Going virtual: a new dawn for Asian networks
As 5G roll outs across Asia, bringing broadband speeds to millions on the move, progressive telcos are turning to network virtualisation to transform operations
In Asia, a voracious appetite for media has fuelled demand for 5G across the continent – with South Korea becoming one of the first ever countries to install the network.
In China, more than 782 million people now use a smartphone (still just 55% of the population), prompting GSMA to forecast 460 million 5G connections by 2025.
While it would be hard (foolish, even) to forecast what 5G might bring, if its impact is anything close to 4G’s – which brought us Uber, Instagram and Deliveroo – we’re in for some significant changes.
The Internet of Things (IoT) and augmented reality (AR)
Despite being around for some time, neither IoT or AR has yet to penetrate the mainstream quite as predicted – Pokemon Go and fitness bands notwithstanding. Many believe 5G will change this, with McKinsey predicting the IoT market to be worth 4 to $11 trillion globally by 2025.
In traditionally tech-advanced nations like Japan, it’s hoped that 5G will provide a much-needed economic boost. Research by McKinsey suggests that if installed correctly, 5G could bring the tech revolution needed to revive Japan’s flagging mobile and motor industries – boosting exports and returning the island nation to a world leader for phones and cars. But whether it’s via connected cars in Singapore’s smart suburbs or faster download speeds in the Himalaya, one thing’s for certain: both data consumption and volume is set to explode.
To meet this demand, CSPs and their suppliers must update the current patchwork of legacy networks that currently exists. This is nothing new, as TM Forum’s chief analyst, Mark Newman, wrote in a report published in June 2018: “For the past five years, network teams have been trying to figure out a migration path from current network technology, which integrates hardware and software in specialized routers, switches and appliances, to a new approach that decouples software from hardware.”
Network function virtualisation (NFV) and software-defined networking (SDN)
This new approach is, of course, network function virtualisation (NFV) – the concept of replacing network appliances such as routers and firewalls with software on servers. Such is the necessity for NFV and its sister technology SDN (software-defined networking), that TBR predicts the total CSP capex and external opex spend allocated to NFV/SDN by the end of 2022 to reach 27.5%.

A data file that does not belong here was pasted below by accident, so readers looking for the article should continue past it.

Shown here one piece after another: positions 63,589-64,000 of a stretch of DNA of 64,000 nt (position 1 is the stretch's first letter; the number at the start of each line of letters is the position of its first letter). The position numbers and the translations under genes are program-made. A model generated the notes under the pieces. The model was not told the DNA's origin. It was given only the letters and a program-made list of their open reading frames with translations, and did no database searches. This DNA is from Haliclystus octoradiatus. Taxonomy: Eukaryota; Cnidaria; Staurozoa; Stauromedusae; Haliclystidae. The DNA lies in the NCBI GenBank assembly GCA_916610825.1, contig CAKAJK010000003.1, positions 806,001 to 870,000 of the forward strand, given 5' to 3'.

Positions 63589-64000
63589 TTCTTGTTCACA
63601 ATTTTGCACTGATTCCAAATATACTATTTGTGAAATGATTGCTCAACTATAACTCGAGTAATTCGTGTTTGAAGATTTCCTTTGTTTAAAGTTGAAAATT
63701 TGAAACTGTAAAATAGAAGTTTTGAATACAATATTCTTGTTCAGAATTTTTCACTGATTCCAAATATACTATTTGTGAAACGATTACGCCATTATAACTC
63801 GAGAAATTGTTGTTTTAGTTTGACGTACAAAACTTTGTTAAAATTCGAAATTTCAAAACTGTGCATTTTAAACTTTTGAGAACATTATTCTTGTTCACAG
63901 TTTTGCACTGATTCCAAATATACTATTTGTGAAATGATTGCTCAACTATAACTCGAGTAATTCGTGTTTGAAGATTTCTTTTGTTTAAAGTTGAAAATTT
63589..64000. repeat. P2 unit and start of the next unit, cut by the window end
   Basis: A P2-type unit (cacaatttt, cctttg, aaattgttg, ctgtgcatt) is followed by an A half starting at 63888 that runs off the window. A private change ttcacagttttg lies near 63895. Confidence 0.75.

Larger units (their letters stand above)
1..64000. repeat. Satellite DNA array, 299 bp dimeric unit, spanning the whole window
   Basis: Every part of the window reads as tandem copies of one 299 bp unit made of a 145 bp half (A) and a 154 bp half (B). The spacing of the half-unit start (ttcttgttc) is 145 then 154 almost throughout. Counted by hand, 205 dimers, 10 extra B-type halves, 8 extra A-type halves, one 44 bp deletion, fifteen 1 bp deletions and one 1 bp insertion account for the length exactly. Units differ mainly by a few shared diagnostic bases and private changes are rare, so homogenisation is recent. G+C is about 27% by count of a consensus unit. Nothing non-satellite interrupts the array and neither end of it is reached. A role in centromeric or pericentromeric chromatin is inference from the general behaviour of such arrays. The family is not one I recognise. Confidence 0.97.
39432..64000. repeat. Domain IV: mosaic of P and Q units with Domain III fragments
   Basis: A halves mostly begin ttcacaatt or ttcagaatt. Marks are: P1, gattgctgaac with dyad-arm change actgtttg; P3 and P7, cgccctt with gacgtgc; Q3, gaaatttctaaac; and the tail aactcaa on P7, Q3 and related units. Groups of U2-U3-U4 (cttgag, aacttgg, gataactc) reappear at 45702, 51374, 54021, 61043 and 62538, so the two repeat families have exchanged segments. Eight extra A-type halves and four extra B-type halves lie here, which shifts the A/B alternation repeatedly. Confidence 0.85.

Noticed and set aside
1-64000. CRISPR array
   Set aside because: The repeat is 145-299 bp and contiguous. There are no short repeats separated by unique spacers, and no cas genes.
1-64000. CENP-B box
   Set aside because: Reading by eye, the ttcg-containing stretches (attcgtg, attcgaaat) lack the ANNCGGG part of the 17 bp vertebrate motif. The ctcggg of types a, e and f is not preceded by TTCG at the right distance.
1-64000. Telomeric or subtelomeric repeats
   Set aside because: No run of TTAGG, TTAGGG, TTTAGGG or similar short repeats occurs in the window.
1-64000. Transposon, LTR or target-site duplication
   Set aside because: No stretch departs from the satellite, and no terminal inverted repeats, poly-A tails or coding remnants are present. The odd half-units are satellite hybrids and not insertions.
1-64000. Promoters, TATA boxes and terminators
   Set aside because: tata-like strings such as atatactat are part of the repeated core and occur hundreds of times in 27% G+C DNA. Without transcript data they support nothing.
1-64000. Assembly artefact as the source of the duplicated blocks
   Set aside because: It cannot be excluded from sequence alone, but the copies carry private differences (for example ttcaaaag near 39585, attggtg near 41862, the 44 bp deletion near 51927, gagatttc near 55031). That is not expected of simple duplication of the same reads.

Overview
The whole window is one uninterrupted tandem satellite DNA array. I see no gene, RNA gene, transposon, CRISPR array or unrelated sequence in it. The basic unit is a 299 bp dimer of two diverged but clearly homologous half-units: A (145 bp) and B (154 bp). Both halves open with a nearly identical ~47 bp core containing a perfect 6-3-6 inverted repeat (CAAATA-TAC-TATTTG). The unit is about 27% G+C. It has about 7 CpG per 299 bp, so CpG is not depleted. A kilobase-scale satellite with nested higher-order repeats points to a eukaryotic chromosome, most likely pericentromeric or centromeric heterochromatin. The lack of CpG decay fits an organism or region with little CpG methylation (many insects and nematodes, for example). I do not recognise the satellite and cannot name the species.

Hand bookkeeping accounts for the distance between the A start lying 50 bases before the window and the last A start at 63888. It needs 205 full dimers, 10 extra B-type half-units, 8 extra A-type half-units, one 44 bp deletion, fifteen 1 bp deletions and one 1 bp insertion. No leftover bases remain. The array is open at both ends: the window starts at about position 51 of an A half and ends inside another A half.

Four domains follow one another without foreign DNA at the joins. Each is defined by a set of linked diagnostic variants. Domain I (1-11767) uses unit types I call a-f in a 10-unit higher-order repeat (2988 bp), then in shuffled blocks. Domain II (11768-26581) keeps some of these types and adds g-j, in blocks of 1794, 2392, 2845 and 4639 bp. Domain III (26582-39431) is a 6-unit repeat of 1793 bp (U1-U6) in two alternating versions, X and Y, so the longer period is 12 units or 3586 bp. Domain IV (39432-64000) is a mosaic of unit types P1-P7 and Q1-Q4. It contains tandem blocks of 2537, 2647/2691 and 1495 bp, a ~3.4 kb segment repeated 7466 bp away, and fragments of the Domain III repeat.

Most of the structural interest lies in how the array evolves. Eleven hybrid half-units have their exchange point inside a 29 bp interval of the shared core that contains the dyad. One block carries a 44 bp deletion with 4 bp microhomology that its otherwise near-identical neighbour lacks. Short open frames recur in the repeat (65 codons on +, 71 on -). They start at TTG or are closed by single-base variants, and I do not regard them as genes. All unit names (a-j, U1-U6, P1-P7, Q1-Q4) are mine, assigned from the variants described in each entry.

“CSPs are under pressure to invest in NFV/SDN to reduce total capex and opex spend as well as introduce new services and stay competitive in the data-driven digital economy, which is increasingly dominated by webscale and over-the-top players,” wrote TBR’s principal analyst, Chris Antlitz in June. “This pressure will prompt more CSPs to spend on NFV/SDN during the forecast period.”
Inevitably, network virtualisation will require an overhaul of the systems that support it too. To meet the demands of next-generation technologies, both OSS (operations support systems) and BSS (business support systems) must become fully digitised in order to forecast potential network faults, as well as identify actual faults and initiate action, and track service performance over time.
As a result, we’re already seeing significant investment in OSS/BSS – investment that’s set to keep rising. According to Dow Jones’ MarketWatch, the Asia Pacific OSS/BSS market is projected to register an accelerated growth at a CAGR of over 10% from 2018 to 2024.
Implications for HR
It’s an unprecedented time for the telecoms industry and its employees. For business leaders, gatekeepers and c-suite executives in general, many of the strategic decisions made now could have lasting implications for their company’s future. Understanding the business opportunity of 5G and NFV is essential: not only at board and c-level, but throughout the business as a whole.
In TM Forum’s second annual Digital Transformation Tracker (DTT 2), which tracks the status of digital transformation in the telecommunications industry and CSPs’ perceptions about progress, culture was listed as the greatest barrier to NFV deployment. Almost a third (29%) of respondents selected, “The need to make significant cultural changes to realise the promise” as a very serious inhibitor to NVF – almost double the number from the previous tracker.
Evidently, more work needs to be done to educate task forces, a factor we’re already seeing in the changing nature of the CIO. In a survey by Forbes Insights Studies, over four out of five CIOs said their role had increased in importance over the last five years. According to the report, five years ago CIOs believed their most important skill was technology know-how, whereas today they believe it’s contributing to corporate strategy – and that the most important personal qualities required are leadership (39%), communicating and influencing (37%), and partnering with others (36%).
With any luck, they’ll use this influence to transform networks.
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